When Mainers sit down to watch the Vancouver Olympics beginning Feb. 12, they may see a few names they recognize from the local sports pages.
On Sunday U.S. Biathlon forwarded nominations for its five-member men’s team and four-member women’s team.
Of those nine athletes, six have spent time training at the Maine Winter Sports Center in Fort Kent.
“The Maine Winter Sports Center has played a central role in those athletes’ abilities to stay in the sport long enough to become internationally successful,” said Max Cobb, the executive director of U.S. Biathlon. “Without the Maine Winter Sports Center, none of those athletes would be able to continue to do biathlon.”
Heading the men’s field is U.S. Biathlon’s top individual medal hope, MWSC alum Tim Burke of Paul Smiths, N.Y. Burke is the current overall leader in the IBU World Cup standings — the first American to hold the lofty perch.
Joining Burke on the men’s squad are MWSC alums Lowell Bailey of Lake Placid, N.Y., and Jeremy Teela of Park City, Utah, along with Jay Hakkinen of Kasilof, Alaska and Wynn Roberts of Battle Lake, Minn.
On the women’s side, Haley Johnson of Lake Placid, Lanny Barnes of Durango, Colo., and Laura Spector of Lenox, Mass., are all products of the MWSC program. They’ll be joined in Vancouver by Sara Studebaker of Boise, Idaho.
The teams were nominated to the U.S. Olympic Committee after the final round of qualifying races was held in Altenberg, Germany, over the weekend. Burke, Hakkinen and Teela had already qualified for the men’s team based on their World Cup standings, and Bailey and Roberts were added to the list after faring well in Altenberg.
Roberts earned the final spot, topping a field of other athletes that included Walt Shepard of Yarmouth.
“The last spot was really wide open,” Cobb said. “Walt and Wynn and Zach [Hall] … after those days [in Germany] and with the trials [in Minnesota], I think Wynn really distinguished himself and got the nod.”
Cobb said he had high hopes for the men’s team, especially in relay competition.
“I think the top four guys are all real veterans and I expected them to lead the selection process,” Cobb said. “I think we have a really strong relay team with those four guys that can contend for a medal in Vancouver.”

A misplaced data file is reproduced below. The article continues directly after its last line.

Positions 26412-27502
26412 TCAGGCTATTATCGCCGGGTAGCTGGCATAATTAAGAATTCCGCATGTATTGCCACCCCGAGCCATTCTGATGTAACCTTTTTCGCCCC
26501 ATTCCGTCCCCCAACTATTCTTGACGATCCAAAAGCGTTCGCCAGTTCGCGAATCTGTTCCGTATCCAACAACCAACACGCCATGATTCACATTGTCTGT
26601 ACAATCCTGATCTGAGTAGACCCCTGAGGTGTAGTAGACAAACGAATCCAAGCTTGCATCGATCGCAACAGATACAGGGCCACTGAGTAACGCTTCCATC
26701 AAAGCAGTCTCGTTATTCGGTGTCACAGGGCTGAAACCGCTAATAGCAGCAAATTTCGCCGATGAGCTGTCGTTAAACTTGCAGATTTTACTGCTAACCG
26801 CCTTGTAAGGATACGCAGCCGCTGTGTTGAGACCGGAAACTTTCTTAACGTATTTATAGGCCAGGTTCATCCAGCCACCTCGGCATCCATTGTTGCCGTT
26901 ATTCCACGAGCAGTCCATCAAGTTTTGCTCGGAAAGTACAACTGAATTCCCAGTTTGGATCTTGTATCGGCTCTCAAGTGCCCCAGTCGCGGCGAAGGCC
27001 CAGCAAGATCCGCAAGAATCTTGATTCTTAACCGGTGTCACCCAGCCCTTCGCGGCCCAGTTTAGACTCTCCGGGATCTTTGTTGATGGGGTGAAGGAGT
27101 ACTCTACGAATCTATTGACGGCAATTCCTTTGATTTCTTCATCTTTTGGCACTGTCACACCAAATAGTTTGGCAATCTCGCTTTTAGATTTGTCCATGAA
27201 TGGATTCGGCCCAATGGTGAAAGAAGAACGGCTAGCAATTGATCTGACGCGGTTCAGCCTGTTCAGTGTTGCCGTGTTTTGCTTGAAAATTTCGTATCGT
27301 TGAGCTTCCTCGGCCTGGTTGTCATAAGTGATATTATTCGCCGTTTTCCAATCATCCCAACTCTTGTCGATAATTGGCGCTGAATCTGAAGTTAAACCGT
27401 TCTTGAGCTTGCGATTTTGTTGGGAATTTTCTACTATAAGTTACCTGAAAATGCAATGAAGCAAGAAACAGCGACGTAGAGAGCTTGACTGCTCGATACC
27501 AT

Studebaker, Barnes and Spector also qualified through their performances during the final week of races, joining the pre-qualified Johnson on the squad.
“On the women’s side we only have one athlete who has been to the Olympics before,” Cobb said. “Lanny Barnes was on the 2006 team and has a ton of World Junior experience. She’s been a part of every World Cup and world championships team for the last four years … then we’ve got some athletes who are just rising up to the international level.”
Cobb said that it’s important to provide an opportunity for biathlon competitors to hone their skills and build their endurance over a period of several years. Places like the Maine Winter Sports Center provide that opportunity, he said.
“The average age of the [biathlon] medalists in Torino [during the 2006 Olympics] was 32 years old,” Cobb said. “It’s a long, long road to developing the endurance and the shooting skills.”
Burke is a 27-year-old, and already among the world’s top biathletes. Teela is the oldest member of the team at 33, while Roberts is the baby at 21.
Cobb admitted that the selection process is a bittersweet one, in that nine athletes who have devoted years to their sport are named Olympians, while plenty of other hard-working athletes, like Shepard, are left waiting for their next chance.
“One of the things that’s a little bit of a tragedy of our system is we really do see [making] the Olympic team as a defining benchmark in an athlete’s career,” Cobb said. “I think too much weight is put on that, because we are leaving some really outstanding athletes home, some of whom may continue doing biathlon for another decade, some of whom may wrap their careers up at the end of the season.”
Aroostook deer meeting set
Not that many years ago, Maine’s north woods were legendary among deer hunters who made plans to visit the region every autumn.
Nowadays, things are different. Two straight winters of heavy snowfall have taken their toll on an already struggling deer herd, and plenty of people are concerned about the future.
If you’re among those who are wondering what can be done, and how the state plans to deal with the crisis, you’ll have a chance to share your opinions at an upcoming meeting.
Roland “Danny” Martin, the commissioner of the Maine Department of Inland Fisheries & Wildlife, will hold a public informational meeting that will deal with the northern Maine deer population and other wildlife-related issues on Jan. 28. The meeting is set for 6:30 p.m. at the Fort Kent Town Office.
State Sen. Troy Jackson asked Martin to stage the meeting, and will also attend.
DIF&W regional wildlife biologist Rich Hoppe and other DIF&W staffers are also scheduled to attend.